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Thread: Gallium3D Support For Haiku Operating System

  1. #41
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    They say they want compatibity with every application that already exists for BeOS, but these applications are few and old, for example Opera for BeOS it's in 3.6.2 version and Abiword in 0.7. So I don't think this is a big deal...
    Maybe they have some special plans for the desktop things of Haiku and the Linux kernel limits them.

  2. #42
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    If they want to build their own kernel, great! No need to limit ourselves to "one kernel to rule them all". Probably has a lot to do with licensing, freedom and people wanting to work on their own kernels.

  3. #43
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    More like "if they have enough manpower, fine". As long as they don't expect Linux coders to start implementing them drivers, I don't see anything wrong with it.

  4. #44
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    *scratches head*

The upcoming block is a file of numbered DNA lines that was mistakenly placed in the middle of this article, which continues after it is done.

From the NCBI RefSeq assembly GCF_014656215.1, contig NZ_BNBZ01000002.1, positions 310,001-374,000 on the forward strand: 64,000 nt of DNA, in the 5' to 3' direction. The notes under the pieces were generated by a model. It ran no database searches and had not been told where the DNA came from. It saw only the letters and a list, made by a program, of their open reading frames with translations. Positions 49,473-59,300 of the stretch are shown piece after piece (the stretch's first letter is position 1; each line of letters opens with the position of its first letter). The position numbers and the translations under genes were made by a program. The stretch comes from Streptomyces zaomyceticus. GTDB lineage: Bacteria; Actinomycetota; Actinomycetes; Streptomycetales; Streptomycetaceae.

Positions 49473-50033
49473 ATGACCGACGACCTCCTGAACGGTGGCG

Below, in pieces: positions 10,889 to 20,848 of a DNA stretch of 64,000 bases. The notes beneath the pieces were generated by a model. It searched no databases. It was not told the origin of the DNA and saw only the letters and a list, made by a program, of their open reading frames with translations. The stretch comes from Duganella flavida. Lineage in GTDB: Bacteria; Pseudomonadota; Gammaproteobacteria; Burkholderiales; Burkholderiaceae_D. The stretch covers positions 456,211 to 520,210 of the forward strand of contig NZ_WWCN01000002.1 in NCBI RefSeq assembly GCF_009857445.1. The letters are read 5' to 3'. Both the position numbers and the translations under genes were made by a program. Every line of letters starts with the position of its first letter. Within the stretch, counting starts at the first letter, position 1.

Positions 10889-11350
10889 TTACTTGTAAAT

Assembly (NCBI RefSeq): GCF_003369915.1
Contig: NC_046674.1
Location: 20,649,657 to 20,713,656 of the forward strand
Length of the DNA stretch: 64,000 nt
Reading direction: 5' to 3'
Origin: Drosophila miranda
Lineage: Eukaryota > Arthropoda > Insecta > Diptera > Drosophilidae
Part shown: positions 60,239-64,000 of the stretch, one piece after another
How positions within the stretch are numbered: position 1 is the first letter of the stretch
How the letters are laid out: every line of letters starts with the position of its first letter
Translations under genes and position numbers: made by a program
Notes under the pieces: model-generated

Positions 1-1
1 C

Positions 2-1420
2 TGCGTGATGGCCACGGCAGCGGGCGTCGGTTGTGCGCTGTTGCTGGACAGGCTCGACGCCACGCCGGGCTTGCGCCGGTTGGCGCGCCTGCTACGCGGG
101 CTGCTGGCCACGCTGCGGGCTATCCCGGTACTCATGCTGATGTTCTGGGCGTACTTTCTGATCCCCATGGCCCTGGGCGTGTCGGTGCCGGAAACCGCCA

I have to say, Linux guys come across as a strange bunch sometimes. When for example there are mutliple confusingly-similar, but different, implementations of <Tool X> - none of which are optimal, by the way - they love to bang on about the Freedom (and don't forget to capitalise it, by God). And it's almost as if the freedom to choose between this multitude of equally-flawed creations makes up for the fact that none of them are actually correct. Seems silly to me. But, I digress.
    My point is that as soon as anyone tries to usefully depart from linux and create a slick desktop experience (and it might even be usable by non-C experts ) they're denigrated for wasting everyone's resources.

    One possible reason for the existence of Haiku? "Not everyone thinks linux is perfect."